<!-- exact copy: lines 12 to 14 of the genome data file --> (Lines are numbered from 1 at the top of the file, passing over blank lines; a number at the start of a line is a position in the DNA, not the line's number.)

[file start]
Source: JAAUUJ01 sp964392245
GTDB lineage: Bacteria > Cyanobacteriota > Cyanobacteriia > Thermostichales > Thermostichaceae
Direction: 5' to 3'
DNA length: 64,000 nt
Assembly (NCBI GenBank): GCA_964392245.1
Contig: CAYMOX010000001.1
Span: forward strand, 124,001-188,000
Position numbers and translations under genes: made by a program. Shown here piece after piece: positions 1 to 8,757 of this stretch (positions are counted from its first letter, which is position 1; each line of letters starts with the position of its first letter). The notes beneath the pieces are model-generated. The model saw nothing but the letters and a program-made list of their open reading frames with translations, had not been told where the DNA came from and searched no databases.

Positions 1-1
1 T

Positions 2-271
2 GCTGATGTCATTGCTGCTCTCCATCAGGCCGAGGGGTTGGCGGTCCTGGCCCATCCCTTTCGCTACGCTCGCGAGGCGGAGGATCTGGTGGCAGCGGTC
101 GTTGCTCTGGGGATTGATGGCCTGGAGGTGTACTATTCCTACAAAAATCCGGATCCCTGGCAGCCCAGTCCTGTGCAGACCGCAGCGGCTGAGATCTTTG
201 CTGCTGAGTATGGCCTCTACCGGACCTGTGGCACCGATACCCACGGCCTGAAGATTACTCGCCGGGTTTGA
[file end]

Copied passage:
2 GCTGATGTCATTGCTGCTCTCCATCAGGCCGAGGGGTTGGCGGTCCTGGCCCATCCCTTTCGCTACGCTCGCGAGGCGGAGGATCTGGTGGCAGCGGTC
101 GTTGCTCTGGGGATTGATGGCCTGGAGGTGTACTATTCCTACAAAAATCCGGATCCCTGGCAGCCCAGTCCTGTGCAGACCGCAGCGGCTGAGATCTTTG
201 CTGCTGAGTATGGCCTCTACCGGACCTGTGGCACCGATACCCACGGCCTGAAGATTACTCGCCGGGTTTGA